Each year near the end of August, companies from around Örnsköldsvik gather to compete in a rowing competition. Not just simple boats, but Dragon Boats. Some see it as pure fun, others prepare for months in advance to get as high as possible in the competition.
The first two pictures show what is supposed to happen: two or three boats, their crew sometimes dressed up for the occasion, row as fast as they can on a strip of water in the harbor, about 250 m. long. The winners go on to the next round, then there are semi-finals and finals and so on. The second row of pictures shows what is not supposed to happen.
The tradition originated in ancient China, where the poet Qu Yuan was writing about his love for the people. He was considered an honest man, highly appreciated and loved by the people. The corrupt government however couldn't cope with his righteousness, and accused and expelled him for corruption. He spent years wandering around the edges of the empire, still writing his poetry. He wasn't able though to live on like this, and drowned himself in the river Mi Lo one day in 296 BC. The local fishermen saw it happen, and tried to rescue him but it was too late. To prevent the fish from eating of the poet's body they slammed the waters with their oars, and to honor him they put rice wrapped in silk in the water. From then on, on the 5th day of the 5th month, in his honor Dragon Boat races are held.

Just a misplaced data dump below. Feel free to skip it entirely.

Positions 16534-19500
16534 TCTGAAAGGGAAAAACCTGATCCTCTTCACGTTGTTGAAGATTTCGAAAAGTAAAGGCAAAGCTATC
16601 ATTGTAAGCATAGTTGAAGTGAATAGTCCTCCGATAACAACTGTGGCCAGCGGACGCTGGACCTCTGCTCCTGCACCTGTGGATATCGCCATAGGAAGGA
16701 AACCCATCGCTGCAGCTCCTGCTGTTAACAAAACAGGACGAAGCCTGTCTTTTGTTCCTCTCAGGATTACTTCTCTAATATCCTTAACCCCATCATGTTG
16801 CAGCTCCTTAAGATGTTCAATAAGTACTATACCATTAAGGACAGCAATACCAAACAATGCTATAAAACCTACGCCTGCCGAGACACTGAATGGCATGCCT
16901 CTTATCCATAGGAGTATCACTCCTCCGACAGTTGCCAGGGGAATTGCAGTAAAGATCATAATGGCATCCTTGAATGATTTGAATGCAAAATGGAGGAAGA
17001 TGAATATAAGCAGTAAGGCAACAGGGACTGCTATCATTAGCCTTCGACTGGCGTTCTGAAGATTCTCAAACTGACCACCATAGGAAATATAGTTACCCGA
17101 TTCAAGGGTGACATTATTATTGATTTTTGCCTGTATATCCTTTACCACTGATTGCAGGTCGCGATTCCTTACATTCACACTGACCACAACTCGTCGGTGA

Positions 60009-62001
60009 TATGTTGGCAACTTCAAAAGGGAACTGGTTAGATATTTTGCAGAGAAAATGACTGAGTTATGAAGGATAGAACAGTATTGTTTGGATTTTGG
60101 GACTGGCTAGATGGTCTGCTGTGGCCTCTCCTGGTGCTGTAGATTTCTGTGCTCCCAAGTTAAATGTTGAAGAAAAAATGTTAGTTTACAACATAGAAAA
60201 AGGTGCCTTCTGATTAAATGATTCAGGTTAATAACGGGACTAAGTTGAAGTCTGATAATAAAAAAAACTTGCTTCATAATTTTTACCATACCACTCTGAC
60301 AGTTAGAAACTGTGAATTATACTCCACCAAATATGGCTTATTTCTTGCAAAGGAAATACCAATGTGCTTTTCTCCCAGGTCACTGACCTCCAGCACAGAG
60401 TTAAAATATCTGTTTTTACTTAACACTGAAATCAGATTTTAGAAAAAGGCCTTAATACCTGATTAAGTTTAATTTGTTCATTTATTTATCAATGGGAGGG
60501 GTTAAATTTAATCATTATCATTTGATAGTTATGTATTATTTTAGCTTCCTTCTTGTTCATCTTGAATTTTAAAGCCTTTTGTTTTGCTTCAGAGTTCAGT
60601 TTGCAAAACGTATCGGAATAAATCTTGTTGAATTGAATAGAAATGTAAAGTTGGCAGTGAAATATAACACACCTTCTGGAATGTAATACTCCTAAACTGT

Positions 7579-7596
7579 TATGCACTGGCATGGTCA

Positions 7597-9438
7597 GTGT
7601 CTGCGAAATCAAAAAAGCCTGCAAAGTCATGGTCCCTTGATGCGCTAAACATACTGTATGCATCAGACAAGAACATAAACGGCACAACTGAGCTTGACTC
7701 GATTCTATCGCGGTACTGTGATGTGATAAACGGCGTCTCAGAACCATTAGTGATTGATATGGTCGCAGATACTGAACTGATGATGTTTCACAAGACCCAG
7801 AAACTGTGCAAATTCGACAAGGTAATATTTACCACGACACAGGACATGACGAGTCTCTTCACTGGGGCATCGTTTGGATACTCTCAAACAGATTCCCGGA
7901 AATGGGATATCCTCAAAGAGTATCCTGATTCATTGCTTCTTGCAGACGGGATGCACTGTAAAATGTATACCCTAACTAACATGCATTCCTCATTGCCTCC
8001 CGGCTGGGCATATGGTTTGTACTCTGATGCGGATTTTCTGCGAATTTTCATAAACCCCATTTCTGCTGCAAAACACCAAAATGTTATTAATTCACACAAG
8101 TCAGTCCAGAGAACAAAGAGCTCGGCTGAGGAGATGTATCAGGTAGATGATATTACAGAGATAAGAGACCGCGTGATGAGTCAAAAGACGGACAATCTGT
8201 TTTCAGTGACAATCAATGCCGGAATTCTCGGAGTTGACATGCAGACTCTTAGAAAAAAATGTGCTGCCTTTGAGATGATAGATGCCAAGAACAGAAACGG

© Jim Bella 2002-2003